“Buhari’s action is vile, perfidious and indefensible. It is an action only fit for jackboot regimes, where the constitution could easily be suspended, as the Murtala Muhammed military regime did in 1975 to remove the then CJN, Taslim Elias, from office. By igniting a bevy of crises in the judiciary just a few weeks to the general election, Buhari is apparently adopting Nicolas Maduro’s strategy in Venezuela. In the troubled country, Maduro seized the control of the apex court when he appointed a group of ruling party members to the bench in contravention of the constitution.
Needless to say, the President’s singular and misguided action has the tendency to plunge the country into an unnecessary constitutional crisis and, perhaps, derail 20 unbroken years of democratic governance. This is not unlike other despotic and undemocratic acts that the government has been associated with in the past, even if it might be considered more audacious, far-reaching and probably unexpected. Buhari’s tenure has witnessed an invasion of a national newspaper, DAILY TRUST, over a publication considered to be offensive by the military. Despite numerous court orders, the Buhari government has refused to release the leader of the Islamic Movement in Nigeria, Ibrahim el-Zakzaky. The cleric and his wife, Zinat, were clamped into detention in December 2015 after Shi’ite members clashed with the convoy of the Chief of Army Staff, Tukur Buratai, in Zaria, Kaduna State. Likewise, the government has disobeyed several court rulings for the release – on bail – of Sambo Dasuki, the National Security Adviser under Goodluck Jonathan, Buhari’s predecessor. Dasuki is being tried for allegedly mismanaging $2.1 billion, fund meant to procure arms for the military to fight the Boko Haram insurgency.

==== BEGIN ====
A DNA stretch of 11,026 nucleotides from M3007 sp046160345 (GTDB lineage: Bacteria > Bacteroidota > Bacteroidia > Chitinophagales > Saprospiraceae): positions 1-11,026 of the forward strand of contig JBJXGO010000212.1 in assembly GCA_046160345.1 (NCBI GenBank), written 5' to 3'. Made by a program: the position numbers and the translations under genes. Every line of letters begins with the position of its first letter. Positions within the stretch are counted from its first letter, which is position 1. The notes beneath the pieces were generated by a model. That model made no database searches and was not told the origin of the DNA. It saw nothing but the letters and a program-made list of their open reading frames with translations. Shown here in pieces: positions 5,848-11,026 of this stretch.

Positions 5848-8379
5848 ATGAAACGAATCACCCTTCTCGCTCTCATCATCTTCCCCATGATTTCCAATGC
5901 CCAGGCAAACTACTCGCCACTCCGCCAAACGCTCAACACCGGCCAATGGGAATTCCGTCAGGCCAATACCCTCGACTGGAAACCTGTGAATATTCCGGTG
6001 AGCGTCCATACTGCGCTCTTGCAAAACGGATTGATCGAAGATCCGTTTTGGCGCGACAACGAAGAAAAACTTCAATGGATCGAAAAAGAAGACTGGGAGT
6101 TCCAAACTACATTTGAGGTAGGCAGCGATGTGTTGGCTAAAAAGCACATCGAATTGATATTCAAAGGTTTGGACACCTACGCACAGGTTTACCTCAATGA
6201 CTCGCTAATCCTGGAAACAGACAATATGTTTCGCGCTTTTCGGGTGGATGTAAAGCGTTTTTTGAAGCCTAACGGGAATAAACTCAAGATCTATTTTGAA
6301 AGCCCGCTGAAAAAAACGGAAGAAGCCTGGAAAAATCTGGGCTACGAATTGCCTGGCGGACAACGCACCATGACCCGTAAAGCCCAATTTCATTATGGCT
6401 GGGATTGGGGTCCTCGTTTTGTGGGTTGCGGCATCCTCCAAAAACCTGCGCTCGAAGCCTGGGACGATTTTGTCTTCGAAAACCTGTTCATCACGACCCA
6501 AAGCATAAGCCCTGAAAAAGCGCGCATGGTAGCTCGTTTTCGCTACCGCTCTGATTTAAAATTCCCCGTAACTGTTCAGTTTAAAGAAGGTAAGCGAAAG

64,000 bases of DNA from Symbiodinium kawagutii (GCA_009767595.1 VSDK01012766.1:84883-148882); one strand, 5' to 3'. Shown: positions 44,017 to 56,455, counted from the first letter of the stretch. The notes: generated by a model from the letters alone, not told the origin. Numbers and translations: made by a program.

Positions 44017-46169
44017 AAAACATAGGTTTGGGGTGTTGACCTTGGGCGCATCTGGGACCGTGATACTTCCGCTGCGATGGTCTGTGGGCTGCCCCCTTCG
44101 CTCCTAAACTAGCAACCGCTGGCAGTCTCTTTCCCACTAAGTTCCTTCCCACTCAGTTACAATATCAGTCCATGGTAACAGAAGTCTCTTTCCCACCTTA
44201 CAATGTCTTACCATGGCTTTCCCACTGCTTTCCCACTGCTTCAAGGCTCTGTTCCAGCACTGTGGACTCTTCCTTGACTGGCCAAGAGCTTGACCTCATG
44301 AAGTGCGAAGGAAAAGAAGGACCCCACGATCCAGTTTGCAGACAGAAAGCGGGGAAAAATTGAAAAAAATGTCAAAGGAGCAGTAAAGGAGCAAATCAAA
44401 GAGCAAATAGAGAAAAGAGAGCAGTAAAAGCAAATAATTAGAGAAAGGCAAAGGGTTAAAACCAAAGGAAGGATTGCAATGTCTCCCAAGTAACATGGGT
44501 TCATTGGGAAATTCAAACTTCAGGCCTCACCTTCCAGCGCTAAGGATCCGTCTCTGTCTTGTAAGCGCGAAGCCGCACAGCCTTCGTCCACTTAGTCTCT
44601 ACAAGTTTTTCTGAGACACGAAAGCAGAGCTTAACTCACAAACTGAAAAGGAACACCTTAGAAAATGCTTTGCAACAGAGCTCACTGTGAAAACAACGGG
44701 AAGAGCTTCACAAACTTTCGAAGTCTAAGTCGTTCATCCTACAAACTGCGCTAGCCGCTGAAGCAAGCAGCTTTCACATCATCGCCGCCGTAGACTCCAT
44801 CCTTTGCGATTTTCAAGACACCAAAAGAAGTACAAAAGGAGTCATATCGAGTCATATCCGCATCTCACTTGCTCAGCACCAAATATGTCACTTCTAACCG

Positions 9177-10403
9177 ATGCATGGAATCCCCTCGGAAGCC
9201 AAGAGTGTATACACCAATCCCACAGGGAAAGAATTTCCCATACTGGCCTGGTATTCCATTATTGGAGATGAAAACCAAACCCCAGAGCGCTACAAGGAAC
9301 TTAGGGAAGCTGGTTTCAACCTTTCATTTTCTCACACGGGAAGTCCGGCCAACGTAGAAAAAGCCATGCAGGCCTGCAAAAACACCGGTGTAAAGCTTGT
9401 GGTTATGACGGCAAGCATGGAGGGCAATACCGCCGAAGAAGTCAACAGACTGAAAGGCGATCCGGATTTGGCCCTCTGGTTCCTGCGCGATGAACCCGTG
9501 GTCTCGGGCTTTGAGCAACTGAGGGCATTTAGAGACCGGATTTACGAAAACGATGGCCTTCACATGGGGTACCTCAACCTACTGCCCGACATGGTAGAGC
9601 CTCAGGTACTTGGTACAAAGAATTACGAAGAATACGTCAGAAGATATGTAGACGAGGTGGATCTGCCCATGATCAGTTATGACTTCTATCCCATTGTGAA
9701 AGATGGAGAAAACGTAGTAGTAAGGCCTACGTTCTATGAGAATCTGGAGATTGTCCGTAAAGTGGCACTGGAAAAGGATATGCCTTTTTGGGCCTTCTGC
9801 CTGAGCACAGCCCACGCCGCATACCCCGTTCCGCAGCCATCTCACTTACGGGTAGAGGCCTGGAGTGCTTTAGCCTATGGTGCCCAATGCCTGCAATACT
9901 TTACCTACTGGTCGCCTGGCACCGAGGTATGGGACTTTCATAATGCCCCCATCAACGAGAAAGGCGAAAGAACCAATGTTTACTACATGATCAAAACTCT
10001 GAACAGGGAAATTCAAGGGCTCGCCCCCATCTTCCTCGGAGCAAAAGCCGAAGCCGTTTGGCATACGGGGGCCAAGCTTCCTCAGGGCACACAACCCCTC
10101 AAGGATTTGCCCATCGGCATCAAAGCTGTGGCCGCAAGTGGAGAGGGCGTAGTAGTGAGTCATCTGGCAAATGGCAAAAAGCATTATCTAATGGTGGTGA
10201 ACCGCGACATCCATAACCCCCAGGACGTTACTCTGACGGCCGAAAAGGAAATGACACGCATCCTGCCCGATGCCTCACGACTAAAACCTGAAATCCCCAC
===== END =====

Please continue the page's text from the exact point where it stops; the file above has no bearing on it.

On Buhari’s watch, Nigeria’s democracy looks treacherously shaky. In fact, Friday’s action, rightly termed a coup by another name, could only be matched by the invasion of the National Assembly last year by men of the State Security Service in a failed bid to force a leadership change. That was another act of meddlesomeness orchestrated against another arm of government that is the most emblematic of a democracy.
How do dictators hold onto power? James Tilley, a professor of politics at Oxford University, says the totalitarian tyrannies of Stalin, Hitler, Mao, Pol Pot, and others relied largely—although not exclusively—on mass terror and indoctrination. Nigerians must see through Buhari. He wants to convince the public that he is fighting corruption, but his hidden agenda is to institute an autocratic regime. Nigeria’s democracy can no longer be considered to be out of harm’s way. After close to three decades of brutal military dictatorship, the country deserves the right to enjoy her hard-earned democracy in peace. Nobody else can defend it but Nigerians themselves. It is, therefore time for the civil society to rise and nip in the bud what is turning out to be a gradual but seemingly inexorable descent into a full-blown dictatorship.